For better or worse, here's Ghosts of Mars on Blu-ray. This, too, seems a pointless endeavor given the transfer here, brought to you by way of the usually impressive AVC codec, looks as indifferent as the space yarn it dispenses. The image is generally soft and missing any sort of contrast that would give us that well-loved "pop" of a high-definition presentation. Overall, it looks like an indifferent DVD rendering, one that's not given any boost by a competent upscaling player. The audio is much better in regards to punch, mostly thanks to the pounding score written by John Carpenter ('natch) and performed by heavy metal mutants, Anthrax. The LFE channel will get the best workout while the surrounds are generally well utilized by the Dolby TrueHD 5.1 surround mix. Dialog is clear and intelligible, which isn't necessarily a good thing since these have to be the dullest characters with the dumbest dialog this side of the Sun. Extras on the disc include an audio commentary from John Carpenter and star Henstridge (their rather informative insight being far more interesting than the drama at hand). A video diary provides about eighteen minutes of un-narrated behind-the-scenes footage that is rather unspectacular. A special effects featurette runs about seven minutes, longer than the actual effects sequences on screen. A second featurette, "Scoring Ghosts of Mars" offers six minutes in the recording studio with the Anthrax gang.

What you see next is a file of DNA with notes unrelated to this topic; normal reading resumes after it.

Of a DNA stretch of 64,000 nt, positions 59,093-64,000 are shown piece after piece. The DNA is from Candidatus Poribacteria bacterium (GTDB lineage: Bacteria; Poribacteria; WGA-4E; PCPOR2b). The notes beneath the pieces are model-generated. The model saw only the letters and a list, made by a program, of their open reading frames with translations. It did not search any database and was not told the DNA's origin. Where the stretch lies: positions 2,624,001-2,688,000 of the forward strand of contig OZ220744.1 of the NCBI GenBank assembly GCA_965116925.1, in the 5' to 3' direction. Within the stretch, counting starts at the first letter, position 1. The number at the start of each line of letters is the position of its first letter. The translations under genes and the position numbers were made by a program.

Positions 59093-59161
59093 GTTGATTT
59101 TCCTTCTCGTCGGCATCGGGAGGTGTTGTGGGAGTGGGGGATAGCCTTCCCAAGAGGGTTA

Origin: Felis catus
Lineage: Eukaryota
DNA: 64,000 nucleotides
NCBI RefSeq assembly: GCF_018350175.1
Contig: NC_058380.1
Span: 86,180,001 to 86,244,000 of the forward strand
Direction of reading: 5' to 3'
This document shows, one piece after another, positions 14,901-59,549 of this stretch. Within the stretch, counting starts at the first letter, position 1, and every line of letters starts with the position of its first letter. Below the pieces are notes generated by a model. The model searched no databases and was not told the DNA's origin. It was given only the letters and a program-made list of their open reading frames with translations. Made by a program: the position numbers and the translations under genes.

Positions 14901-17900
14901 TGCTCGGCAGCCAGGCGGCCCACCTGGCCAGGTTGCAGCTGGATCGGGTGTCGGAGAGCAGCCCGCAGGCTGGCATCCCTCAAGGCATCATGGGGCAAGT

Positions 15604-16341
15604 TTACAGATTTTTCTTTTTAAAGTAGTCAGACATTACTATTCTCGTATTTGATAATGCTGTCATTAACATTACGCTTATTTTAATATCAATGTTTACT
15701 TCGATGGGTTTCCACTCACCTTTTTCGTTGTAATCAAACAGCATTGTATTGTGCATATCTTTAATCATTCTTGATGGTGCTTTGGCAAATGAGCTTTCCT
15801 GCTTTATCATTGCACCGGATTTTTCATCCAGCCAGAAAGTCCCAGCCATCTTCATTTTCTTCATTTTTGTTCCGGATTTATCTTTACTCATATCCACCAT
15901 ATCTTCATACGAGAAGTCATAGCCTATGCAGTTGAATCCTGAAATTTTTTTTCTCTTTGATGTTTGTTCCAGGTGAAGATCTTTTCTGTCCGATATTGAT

The Rebuttal Witnesses
To give credit where credit is due, it's remarkable that Carpenter was able to even eke out these results given a budget arguably consisting of a pocketful of expired bus tokens, pocket lint, and shed pubic hairs. He economizes on lighting expenses by using a number of red and orange filters to simulate what we would expect of the "red planet." He also hides the fact that he hasn't much of a cast of creatures nor the money to make them up properly by utilizing dark and murky settings. In fact, the entire picture was shot entirely during nighttime hours, making it easy to achieve dark and barely discernible location shots. And, by writing the music himself (as he usually does), he saves having to pay a composer. Having Anthrax along to perform the stuff was likely an appeal to younger genre-goers and likely only cost him a few twelve-packs of Coors Light.
Ghosts of Mars is a frightening apparition, to be sure. It's frightening only in its lifelessness and sense of dread that the next 98 minutes of your life will be dead to you forever. As for the Blu-ray treatment, a lackluster HD presentation plus the fact that all extras have been ported over from the previous DVD release indicates this is a disc to skip completely, not even worthy of a rental.
Guilt is the same on any planet.